by Mark Kelleher, Catherine Cameron and Katerina Cerna
In the first few months of 2020 one issue has dominated worldwide: the COVID-19 pandemic, and the way that this emergency has changed patterns of living and working. Commentators have pointed to a total re-evaluation of work as we know it and business leaders have heralded the emergence of a “new normal” of remote working.
However, one wonders how many of these changes are ‘revolutionary’, and how many are changes that many have wanted to make for a while. Particularly relevant for our work on climate change – the working methods we see today brought on by COVID-19 are synonymous with the sorts of changes that are routinely recommended as ways to reduce our carbon footprint.
To illustrate how organisations can undertake effective Monitoring and Evaluation work during COVID-19 (and in future) we reflect on the approach and methodologies Agulhas used for a recent evaluation of the Initiative for Climate Action Transparency (ICAT) supported by The Children’s Investment Fund Foundation (CIFF) and the practical lessons on remote working that we learned along the way.
Although COVID-19 was not a pertinent issue for this particular evaluation, at the design phase we worked with the CIFF and ICAT to make our evaluation as low-impact and collaborative as possible. This meant that the way our international team of researchers – split across both hemispheres – conducted this evaluation took advantage of virtual working, involved a minimum of travel, and utilised the knowledge and cooperation of existing stakeholder partnerships. The methodology for this evaluation was designed to provide both robustness and flexibility in the cross-triangulation of data from document reviews, interviews, a workshop and two on-line country stakeholder surveys.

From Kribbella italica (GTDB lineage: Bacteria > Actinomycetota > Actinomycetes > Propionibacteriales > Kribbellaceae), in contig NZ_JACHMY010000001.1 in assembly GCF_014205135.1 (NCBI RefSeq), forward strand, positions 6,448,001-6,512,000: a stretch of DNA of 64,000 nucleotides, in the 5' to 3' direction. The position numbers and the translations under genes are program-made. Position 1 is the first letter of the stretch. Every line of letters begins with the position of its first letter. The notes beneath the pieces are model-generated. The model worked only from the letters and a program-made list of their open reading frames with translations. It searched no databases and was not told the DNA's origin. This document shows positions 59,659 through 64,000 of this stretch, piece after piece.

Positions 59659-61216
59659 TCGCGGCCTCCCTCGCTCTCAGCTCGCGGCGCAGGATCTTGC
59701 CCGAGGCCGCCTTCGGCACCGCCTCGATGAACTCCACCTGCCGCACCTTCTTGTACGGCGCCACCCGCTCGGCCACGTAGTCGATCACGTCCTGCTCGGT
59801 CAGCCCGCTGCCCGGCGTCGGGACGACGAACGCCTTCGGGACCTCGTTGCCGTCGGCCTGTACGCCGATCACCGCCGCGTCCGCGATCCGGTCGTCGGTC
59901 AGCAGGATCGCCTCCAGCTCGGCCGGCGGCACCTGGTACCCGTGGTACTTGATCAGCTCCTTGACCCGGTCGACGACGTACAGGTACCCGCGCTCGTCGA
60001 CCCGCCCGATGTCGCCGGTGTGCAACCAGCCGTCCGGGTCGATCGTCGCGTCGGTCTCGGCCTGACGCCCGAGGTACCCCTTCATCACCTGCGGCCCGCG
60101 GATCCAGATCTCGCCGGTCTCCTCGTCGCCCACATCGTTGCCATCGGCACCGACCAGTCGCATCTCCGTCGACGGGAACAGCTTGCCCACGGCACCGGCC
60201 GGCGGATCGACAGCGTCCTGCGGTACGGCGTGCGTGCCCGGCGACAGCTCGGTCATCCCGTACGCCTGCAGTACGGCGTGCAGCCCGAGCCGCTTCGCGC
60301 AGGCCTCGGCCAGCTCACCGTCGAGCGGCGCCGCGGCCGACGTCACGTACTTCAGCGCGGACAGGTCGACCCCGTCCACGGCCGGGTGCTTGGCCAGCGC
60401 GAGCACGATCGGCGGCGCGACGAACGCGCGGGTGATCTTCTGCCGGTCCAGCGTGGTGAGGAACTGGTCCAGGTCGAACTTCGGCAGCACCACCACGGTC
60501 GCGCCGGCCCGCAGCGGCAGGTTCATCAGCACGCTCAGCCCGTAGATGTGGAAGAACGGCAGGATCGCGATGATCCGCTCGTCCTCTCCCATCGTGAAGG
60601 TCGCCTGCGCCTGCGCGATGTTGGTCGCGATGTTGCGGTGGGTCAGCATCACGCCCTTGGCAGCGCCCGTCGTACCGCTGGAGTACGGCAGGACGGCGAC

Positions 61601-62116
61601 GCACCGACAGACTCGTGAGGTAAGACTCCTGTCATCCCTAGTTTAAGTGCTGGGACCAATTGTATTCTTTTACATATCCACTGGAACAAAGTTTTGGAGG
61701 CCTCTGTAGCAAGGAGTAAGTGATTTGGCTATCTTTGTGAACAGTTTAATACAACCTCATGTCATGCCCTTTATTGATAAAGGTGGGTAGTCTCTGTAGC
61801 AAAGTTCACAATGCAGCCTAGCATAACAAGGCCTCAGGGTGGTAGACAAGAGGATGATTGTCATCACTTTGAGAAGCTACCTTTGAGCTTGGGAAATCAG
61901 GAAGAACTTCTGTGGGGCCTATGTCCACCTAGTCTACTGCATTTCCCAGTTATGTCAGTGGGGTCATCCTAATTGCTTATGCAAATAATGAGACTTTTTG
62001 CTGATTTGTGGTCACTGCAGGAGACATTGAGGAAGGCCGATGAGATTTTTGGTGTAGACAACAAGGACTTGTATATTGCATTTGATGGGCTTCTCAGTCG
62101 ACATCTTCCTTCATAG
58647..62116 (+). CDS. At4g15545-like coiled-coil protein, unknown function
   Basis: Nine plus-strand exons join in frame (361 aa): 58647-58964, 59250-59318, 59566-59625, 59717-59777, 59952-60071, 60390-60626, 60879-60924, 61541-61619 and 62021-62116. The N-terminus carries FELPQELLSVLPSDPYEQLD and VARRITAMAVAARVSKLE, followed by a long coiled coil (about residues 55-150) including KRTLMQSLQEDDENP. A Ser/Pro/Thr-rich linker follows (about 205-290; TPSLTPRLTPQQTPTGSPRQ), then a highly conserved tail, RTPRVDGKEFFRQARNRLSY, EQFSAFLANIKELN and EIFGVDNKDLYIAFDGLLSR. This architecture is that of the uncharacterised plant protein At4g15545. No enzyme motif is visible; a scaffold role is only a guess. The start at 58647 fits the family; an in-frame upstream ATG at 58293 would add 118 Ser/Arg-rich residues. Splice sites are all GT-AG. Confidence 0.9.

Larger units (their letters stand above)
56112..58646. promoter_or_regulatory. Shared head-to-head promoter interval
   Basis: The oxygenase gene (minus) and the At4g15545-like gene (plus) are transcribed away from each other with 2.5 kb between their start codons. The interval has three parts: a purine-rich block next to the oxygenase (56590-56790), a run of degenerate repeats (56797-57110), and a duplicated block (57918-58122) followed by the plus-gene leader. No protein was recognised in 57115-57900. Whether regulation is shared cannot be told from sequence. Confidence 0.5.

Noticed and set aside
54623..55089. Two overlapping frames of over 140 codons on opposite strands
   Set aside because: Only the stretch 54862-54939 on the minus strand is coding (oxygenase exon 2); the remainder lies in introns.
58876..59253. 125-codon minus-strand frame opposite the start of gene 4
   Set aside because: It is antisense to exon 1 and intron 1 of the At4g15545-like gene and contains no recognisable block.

Let’s have a look at the five steps we followed:
Step One: Starting from the source material. Desk reviews are an important part of any evaluation so make sure that you have all the material you need to begin.
✪ Ensuring early, open and transparent access to project documents is important.
Step Two: Phone calls and videoconferencing are important tools to use when conducting remote evaluations. We held monthly check-ins with the ICAT Secretariat and CIFF; and conducted remote semi-structured interviews.
✪ Where possible use an online meeting tool that the key stakeholders and their network are already familiar with.